The old pre-Rome Convention restriction in English law, more apparent than real, that the choice had to be bona de and legal,119 did not in fact hamper the parties choice. The relevant provision of the Rome Convention is Article 3(3), which prevents the parties to a contract of a domestic character from evading mandatory rules of the country to which the contract is connected where all the other elements [apart from choice] relevant to the situation at the time of the choice are connected with one country only120 by selecting an unconnected applicable law. This means that the law they have chosen will still be applied but it will pro tanto be overridden by the mandatory provisions of the connected law.121 This provision would certainly be applicable to many international commodities contracts currently subject to English law, were it not for the absence in domestic legal systems of mandatory rules for contracts of this kind.122 The concept of mandatory rules is unknown to English law eo nomine, though at least some issues that would be classied in English domestic law as pertaining to illegality would appear to fall within the scope of mandatory rules. The expression was not dened by the Rome Convention, though the expression did seem to incorporate protective provisions for individuals who merit special treatment by the law, namely employees and consumers.123 Article 3(3) of the Rome I Regulation is in terms almost identical to the Convention provision,124 except that there is no explicit connection to the notion of mandatory rules. Article 3(3) may nevertheless be seen an implicitly referring to a new provision that denes what are now called overriding mandatory provisions as provisions the respect for which is regarded as crucial by a country for safeguarding its public interests, such as its political, social or economic organisation, to such an extent that they are applicable to any situation falling within their scope, irrespective of the law otherwise applicable to the contract under this Regulation.125 The Rome Convention also has a provision permitting the forum to give eect to other countries mandatory rules with which the situation has a close connection,126 but the United Kingdom entered a reservation to this provision. This uncertain and undened notion of mandatory rules, rendering unattractive to international litigants any forum that might apply them, remained a source of concern for the United Kingdom in the proceedings leading to the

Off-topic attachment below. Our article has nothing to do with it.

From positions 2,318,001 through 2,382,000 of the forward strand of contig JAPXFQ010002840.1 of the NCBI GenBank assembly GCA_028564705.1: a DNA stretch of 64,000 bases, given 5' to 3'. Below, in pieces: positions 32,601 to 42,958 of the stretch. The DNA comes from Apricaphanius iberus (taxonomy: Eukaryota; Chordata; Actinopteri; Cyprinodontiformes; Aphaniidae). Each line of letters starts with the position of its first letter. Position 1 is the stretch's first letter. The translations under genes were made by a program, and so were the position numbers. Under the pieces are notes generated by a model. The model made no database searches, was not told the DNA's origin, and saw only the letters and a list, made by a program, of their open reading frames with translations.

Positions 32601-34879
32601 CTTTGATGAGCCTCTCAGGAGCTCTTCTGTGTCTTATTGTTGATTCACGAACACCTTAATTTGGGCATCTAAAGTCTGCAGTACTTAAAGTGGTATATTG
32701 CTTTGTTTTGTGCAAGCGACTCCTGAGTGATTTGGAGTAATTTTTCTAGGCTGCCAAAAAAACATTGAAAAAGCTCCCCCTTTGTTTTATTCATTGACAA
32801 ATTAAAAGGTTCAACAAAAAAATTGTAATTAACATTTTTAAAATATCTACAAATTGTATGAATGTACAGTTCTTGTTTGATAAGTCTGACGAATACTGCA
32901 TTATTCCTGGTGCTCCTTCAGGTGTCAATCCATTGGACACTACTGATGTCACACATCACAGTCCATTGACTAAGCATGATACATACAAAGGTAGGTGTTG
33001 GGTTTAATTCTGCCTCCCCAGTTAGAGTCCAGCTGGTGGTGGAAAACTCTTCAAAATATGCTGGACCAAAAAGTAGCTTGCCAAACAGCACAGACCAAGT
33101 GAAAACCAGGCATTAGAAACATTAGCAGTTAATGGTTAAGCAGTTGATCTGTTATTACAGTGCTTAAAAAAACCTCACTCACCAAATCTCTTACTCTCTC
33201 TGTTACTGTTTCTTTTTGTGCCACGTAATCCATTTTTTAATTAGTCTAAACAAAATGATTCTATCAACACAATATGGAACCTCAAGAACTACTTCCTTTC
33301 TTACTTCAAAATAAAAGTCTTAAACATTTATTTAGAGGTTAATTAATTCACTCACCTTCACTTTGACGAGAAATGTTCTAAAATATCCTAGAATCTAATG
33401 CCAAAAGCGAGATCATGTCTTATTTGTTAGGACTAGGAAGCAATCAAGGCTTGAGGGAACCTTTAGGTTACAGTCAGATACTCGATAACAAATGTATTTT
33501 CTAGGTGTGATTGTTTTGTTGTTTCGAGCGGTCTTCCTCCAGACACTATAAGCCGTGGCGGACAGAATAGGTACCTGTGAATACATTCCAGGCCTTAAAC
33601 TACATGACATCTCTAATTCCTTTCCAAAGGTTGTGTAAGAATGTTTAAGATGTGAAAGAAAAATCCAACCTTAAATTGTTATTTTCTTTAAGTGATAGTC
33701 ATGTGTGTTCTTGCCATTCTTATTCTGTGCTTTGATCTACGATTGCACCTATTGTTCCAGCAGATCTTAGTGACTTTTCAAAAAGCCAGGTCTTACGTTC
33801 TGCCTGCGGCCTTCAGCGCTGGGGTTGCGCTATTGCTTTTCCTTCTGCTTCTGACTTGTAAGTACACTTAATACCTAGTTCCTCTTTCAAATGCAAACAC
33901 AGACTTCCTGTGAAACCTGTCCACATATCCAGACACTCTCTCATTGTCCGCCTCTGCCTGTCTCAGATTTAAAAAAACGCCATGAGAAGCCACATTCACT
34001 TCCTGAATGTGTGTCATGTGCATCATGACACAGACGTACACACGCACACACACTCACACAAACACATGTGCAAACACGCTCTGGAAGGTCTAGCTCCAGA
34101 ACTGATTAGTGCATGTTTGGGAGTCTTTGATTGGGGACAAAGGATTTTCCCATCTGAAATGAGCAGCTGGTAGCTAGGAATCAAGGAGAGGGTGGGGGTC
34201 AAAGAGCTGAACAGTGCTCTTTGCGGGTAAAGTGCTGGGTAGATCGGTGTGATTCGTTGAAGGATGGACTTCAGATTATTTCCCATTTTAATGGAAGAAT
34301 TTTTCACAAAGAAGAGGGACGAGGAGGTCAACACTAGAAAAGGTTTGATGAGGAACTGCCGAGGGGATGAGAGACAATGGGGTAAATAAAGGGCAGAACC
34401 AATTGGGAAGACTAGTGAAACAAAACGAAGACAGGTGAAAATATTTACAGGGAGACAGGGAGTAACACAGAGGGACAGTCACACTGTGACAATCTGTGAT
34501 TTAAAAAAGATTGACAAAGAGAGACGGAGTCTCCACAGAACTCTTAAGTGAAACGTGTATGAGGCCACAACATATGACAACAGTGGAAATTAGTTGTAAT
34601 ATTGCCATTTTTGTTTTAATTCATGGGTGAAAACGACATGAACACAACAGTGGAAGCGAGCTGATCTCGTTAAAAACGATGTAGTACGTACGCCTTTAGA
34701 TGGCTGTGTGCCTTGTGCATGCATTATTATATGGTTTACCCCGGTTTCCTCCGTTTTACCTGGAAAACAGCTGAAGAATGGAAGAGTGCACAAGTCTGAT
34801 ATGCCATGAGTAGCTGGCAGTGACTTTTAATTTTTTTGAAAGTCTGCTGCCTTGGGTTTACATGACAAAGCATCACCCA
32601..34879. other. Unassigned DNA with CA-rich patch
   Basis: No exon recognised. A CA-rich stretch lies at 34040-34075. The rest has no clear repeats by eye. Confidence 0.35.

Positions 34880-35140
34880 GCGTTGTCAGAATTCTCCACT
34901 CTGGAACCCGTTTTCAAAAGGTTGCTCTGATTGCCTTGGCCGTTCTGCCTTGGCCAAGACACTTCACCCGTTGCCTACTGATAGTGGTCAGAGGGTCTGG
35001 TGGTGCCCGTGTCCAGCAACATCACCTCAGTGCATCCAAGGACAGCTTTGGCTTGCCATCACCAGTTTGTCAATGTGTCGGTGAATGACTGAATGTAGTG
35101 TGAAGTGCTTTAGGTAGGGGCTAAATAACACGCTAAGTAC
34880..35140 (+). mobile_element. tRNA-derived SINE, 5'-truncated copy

For a more extensive discussion of the CISG chosen as a free-standing instrument, see para 10.53. Vita Food Products Inc v Unus Shipping Co Ltd [1939] AC 277, PC. 120 Like its Rome I successor, Art 3(3) would not allow all other elements of the contract to be gathered from more than one country outside the United Kingdom, a process that would in any case create signicant diculty in selecting mandatory rules. 121 See Caterpillar Financial Services Corp v SNC Passion [2004] EWHC 569 (Comm), [2004] 2 Lloyds Rep 99. 122 Supposing the provisions of the Unfair Contract Terms Act 1977 to be mandatory rules, a Dutch court, for example, facing Art 3(3) would not be troubled by them since they are disapplied (see ss 2627) in the case of international supply contracts. United Kingdom regulatory legislation treating certain contracts as unenforceable (see CR Sugar Trading Ltd v China National Sugar & Alcohol Group Corp [2003] EWHC 79 (Comm), [2003] 1 Lloyds Rep 179, discussed at para 1.49) would seem not to qualify as mandatory rules. 123 Arts 67 of the Convention. 124 In the case of mandatory provisions of Community law, a new provision requires their application where all elements of the situation, apart from the chosen law, are within the EC: Art 3(4) of the Regulation. 125 Art 9(1) of the Regulation. 126 Art 7(1) of the Convention.